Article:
Up a small flight of stairs, the smell of bicycle grease and sweat hangs in the air. Hand-painted wooden signs point into a labyrinthine office space, with rooms full of bicycle parts. It looks like a tornado came through. Or a pack of young people, which is precisely the case.
"Saturdays can get a little crazy," says a grinning Sam Swenson. A lanky young man in scruffy clothes, he looks a bit exhausted as he wipes the thick grease off his hands, standing up from the bicycle he's working on.
Swenson, 21, is a volunteer at FreeWheel Bicycle Collective on Park Street, which holds "Open Shop" on Thursday nights and Saturday afternoons. During these times, anyone in the community can use the shop to build or maintain bicycles.
Housed in the second story of the city-owned Villager Mall, close to the Badger Road and Allied Drive neighborhoods, the collective is a free service run by a core group of about a dozen volunteers, funded through city grants and personal donations. There is no official hierarchy; decisions are made by consensus at weekly meetings, open to all.
Most of the bikes and bike parts are salvaged off the streets, taken from Dumpsters or donated by individuals. On this particular Saturday, a main hallway is clogged with children's bikes - a recent gift from the Mount Horeb Police Department.
The shop has six workstations, each staffed by a volunteer mechanic. Swenson points out a stack of books on bicycle repair.
"Anything we don't know, we look up," he says. "For kids, it's an opportunity to learn at their own pace, to build something they're proud of." People can use whatever parts they want, but each bike built at FreeWheel must meet safety standards before it leaves the shop.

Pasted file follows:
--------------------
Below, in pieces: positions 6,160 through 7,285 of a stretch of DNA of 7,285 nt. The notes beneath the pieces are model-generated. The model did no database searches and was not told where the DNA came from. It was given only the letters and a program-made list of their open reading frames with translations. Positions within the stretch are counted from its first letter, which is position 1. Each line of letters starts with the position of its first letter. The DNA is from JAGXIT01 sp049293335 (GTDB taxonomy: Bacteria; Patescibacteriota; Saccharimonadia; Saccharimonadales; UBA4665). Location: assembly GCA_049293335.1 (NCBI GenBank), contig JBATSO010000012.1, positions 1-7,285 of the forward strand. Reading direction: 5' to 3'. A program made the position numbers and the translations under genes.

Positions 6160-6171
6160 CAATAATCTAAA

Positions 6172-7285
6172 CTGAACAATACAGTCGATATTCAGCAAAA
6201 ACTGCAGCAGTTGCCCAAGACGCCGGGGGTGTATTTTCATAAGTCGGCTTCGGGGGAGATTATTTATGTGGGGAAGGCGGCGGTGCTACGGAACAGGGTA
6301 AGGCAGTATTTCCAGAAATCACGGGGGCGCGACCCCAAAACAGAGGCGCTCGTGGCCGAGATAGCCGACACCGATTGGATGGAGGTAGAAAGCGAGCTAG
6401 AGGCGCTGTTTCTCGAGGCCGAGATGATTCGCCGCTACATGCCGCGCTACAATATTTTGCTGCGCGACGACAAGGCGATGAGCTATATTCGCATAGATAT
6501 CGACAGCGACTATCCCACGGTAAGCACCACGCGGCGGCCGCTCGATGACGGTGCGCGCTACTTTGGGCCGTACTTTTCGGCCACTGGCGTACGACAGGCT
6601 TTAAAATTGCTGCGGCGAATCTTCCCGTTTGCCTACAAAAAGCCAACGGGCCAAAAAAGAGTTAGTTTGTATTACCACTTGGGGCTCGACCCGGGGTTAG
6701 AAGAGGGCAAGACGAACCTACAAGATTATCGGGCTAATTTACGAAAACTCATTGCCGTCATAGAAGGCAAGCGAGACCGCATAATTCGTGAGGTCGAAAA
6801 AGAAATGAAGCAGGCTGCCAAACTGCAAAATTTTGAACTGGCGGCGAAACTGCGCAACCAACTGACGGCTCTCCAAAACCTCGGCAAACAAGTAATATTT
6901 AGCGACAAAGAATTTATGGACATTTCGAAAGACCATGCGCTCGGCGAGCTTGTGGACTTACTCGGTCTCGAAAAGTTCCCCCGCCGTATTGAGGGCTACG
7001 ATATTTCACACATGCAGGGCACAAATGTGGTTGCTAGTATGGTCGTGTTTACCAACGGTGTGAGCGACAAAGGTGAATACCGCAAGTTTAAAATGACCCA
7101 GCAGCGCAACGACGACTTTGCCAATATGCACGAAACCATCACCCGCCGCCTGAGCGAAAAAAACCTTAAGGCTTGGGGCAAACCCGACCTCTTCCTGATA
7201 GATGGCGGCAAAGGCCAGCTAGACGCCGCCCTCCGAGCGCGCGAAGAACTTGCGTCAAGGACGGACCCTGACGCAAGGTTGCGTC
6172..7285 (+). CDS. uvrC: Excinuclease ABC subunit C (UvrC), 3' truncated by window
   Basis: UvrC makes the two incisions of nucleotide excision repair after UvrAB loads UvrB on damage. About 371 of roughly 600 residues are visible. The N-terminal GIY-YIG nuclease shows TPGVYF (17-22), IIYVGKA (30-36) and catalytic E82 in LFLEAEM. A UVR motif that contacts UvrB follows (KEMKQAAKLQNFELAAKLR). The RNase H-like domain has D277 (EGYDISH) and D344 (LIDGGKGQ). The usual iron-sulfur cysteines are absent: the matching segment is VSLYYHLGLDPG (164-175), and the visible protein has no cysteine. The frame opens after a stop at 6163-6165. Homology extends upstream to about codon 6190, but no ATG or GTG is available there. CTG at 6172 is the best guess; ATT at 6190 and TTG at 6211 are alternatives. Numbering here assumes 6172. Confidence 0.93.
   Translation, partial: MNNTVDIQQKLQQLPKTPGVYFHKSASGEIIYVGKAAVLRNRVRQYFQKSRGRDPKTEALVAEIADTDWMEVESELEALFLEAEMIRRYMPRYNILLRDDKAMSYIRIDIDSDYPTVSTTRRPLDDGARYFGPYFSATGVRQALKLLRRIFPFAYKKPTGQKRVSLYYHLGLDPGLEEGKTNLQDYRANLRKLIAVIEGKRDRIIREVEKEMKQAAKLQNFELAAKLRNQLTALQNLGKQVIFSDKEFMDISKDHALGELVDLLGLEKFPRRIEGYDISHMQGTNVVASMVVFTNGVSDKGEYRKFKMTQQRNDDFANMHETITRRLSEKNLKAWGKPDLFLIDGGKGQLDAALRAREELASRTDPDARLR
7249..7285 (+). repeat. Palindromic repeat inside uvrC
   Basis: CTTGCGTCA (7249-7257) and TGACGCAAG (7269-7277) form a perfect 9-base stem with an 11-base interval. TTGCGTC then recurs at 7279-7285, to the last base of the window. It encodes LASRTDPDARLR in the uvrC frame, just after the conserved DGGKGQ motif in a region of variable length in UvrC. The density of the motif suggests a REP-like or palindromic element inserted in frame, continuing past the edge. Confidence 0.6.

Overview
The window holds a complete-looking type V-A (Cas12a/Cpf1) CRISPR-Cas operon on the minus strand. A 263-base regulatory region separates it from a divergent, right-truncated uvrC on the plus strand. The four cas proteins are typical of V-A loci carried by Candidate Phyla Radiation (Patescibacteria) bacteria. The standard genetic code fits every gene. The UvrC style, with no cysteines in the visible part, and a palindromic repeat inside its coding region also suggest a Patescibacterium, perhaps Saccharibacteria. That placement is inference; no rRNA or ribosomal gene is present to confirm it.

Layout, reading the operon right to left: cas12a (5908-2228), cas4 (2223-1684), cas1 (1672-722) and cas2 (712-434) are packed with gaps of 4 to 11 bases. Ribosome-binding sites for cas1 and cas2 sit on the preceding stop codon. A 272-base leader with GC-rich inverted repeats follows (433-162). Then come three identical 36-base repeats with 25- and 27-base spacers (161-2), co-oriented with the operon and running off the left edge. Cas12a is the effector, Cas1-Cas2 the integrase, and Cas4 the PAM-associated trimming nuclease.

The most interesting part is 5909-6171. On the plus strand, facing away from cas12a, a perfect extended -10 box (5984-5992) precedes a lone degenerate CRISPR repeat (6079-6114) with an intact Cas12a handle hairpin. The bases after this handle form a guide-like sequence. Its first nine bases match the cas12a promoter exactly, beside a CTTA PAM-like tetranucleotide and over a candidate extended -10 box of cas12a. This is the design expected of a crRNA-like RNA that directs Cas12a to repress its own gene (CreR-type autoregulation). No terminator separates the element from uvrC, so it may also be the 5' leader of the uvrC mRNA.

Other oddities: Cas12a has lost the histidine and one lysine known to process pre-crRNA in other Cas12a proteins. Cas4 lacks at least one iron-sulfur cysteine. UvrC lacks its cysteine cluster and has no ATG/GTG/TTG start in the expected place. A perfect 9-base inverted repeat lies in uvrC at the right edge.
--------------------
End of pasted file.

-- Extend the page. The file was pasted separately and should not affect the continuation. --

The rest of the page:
"In general," says Swenson, "Madison is seen as a bike-friendly city. But for many people, the cost behind bike maintenance and parts is really limiting." Those who use the collective's services are urged to "give what you feel you owe."
FreeWheel volunteer and UW-Madison graduate student Sarah Rogers, 23, has worked in the collective since she came to Madison in August 2006. Like Swenson, she stresses the importance of having a free space for youth.
"The space is so much more than just bikes," she says. "It promotes community as a whole. It provides a safe space for the kids. A place where people can gather, where there are no drugs or alcohol or violence, and they can share their skills and their knowledge."
The shop attracts a diverse group of users in terms of age and income bracket, but local neighborhood kids make up the majority. They use the space as both a bike shop and a place to hang out. Rogers says about 15 teens typically turn out when the collective has Open Shop.
Sarah Weiss, 24, has volunteered for FreeWheel since January 2004, when it operated out of a warehouse. She has stayed with the collective through the years, as it moved to a bus at the South Side Farmers' Market, then to its current home in the Villager Mall. At first, she knew little about bikes. Most of what she now knows, she learned from working at the shop.
"It's an awesome resource for myself and for others," says Weiss. "There's really no other thing like it in the city."
But Weiss is nervous about the future. She believes being in the Villager Mall - next to Dane County Transition School, where FreeWheel teaches classes on occasion - is vital to the collective's success. The city has plans to redevelop the mall, and it's unclear whether a free bicycle shop will fit into its plans.
"It would be nice for us to get more volunteers and be open more hours," Weiss says, adding that a Spanish-language day, and a women's-only shop day, would be exciting as well. "But it's frustrating to do outreach and not to know if we are going to have to close down in a couple of weeks."
Back at the shop, the sun is setting as Swenson puts a few errant bike parts away. He reflects about his time working at FreeWheel.
"This kind of outreach work is really important," he says. "I can really connect with kids this way and provide a positive, structured activity for their week."
Swenson lifts his bike onto his shoulder and carries it down the stairs and out to the parking lot. "Plus, where would I go to work on my own bike?"